In microencapsulation, each emulsion component has differing electrical properties. The solvent and carrier, being the most conductive of the group, will pick up the most electrons. The active, being less conductive, will pick up fewer electrons. The solvent molecules have the greatest charge density and will repel each other. This will force the solvent and carrier to migrate to the outer surface of the droplet, while the active will remain at the center.
Driving the solvent to the outer surface creates the ideal drying condition, leading to a near perfect encapsulation of the active without the use of high evaporation temperatures.
Spray Drying Technology has been in use on an industrial scale since the late 19th Century. In that time, the technology has evolved only incrementally with the fundamentals remaining very much the same still today.
Typically, this process uses an emulsion made up of three components; a solvent (water or solvent), a carrier (starch), and a core/active (oil or vitamin). The object of Spray Drying is microencapsulation - forming the carrier around the active and drying off the solvent with a heated drying gas. Ideally, the carrier remains as a protective layer around the active keeping it from oxidizing.Traditionally, the emulsion is atomized using a nozzle or rotary atomizer and heated drying gas (200°C) is introduced to the atomized emulsion.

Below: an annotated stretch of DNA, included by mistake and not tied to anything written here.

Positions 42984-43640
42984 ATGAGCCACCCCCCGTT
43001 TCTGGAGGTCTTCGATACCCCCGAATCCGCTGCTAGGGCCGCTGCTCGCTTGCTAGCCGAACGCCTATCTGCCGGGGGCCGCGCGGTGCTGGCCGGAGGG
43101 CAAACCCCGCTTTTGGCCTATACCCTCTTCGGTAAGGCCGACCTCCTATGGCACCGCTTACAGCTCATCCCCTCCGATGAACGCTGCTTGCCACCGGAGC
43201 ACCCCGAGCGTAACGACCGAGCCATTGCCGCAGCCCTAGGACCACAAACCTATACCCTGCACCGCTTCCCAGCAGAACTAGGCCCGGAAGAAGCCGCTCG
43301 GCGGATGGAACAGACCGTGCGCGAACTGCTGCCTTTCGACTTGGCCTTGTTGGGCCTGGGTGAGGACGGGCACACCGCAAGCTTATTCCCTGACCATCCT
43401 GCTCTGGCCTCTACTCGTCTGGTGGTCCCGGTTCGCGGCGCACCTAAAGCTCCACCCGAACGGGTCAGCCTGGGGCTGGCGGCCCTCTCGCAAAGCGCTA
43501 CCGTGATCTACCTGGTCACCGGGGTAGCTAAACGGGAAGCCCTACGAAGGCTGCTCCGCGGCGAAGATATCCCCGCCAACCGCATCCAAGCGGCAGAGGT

Some major draw-backs of traditional spray dry include intense heat that can degrade the end product, and a dried particle that has the active trapped both inside the droplet and on the surface, partially defeating the intention of microencapsulation.